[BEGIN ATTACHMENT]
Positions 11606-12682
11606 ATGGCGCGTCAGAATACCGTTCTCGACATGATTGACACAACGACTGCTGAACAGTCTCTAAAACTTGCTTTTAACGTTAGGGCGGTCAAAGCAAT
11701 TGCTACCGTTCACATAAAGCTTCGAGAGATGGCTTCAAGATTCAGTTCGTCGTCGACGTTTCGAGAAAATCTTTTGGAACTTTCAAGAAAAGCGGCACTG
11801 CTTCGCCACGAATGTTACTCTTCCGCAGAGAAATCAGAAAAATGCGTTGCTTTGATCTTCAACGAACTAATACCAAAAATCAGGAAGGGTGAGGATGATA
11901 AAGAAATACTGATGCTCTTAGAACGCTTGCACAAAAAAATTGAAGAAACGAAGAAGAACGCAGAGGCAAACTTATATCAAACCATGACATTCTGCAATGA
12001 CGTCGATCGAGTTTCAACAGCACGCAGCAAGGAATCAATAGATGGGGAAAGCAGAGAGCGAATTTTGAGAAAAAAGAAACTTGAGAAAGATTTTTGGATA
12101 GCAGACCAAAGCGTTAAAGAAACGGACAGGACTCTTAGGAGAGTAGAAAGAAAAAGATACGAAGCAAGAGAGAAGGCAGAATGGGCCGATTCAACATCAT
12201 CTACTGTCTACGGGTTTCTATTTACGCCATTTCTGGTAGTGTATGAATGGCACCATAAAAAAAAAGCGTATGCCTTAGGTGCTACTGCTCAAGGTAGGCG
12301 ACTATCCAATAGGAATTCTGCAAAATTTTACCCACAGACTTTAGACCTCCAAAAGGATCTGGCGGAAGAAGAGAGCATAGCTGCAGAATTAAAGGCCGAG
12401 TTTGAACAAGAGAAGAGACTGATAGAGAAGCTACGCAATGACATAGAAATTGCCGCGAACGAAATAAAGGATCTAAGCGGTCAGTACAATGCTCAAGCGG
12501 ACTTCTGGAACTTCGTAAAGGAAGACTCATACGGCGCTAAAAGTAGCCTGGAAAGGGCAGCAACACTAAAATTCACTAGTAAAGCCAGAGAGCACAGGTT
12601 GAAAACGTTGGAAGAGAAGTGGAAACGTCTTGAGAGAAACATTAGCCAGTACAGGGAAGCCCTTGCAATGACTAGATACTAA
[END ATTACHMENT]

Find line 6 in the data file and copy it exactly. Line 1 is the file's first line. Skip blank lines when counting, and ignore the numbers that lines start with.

12001 CGTCGATCGAGTTTCAACAGCACGCAGCAAGGAATCAATAGATGGGGAAAGCAGAGAGCGAATTTTGAGAAAAAAGAAACTTGAGAAAGATTTTTGGATA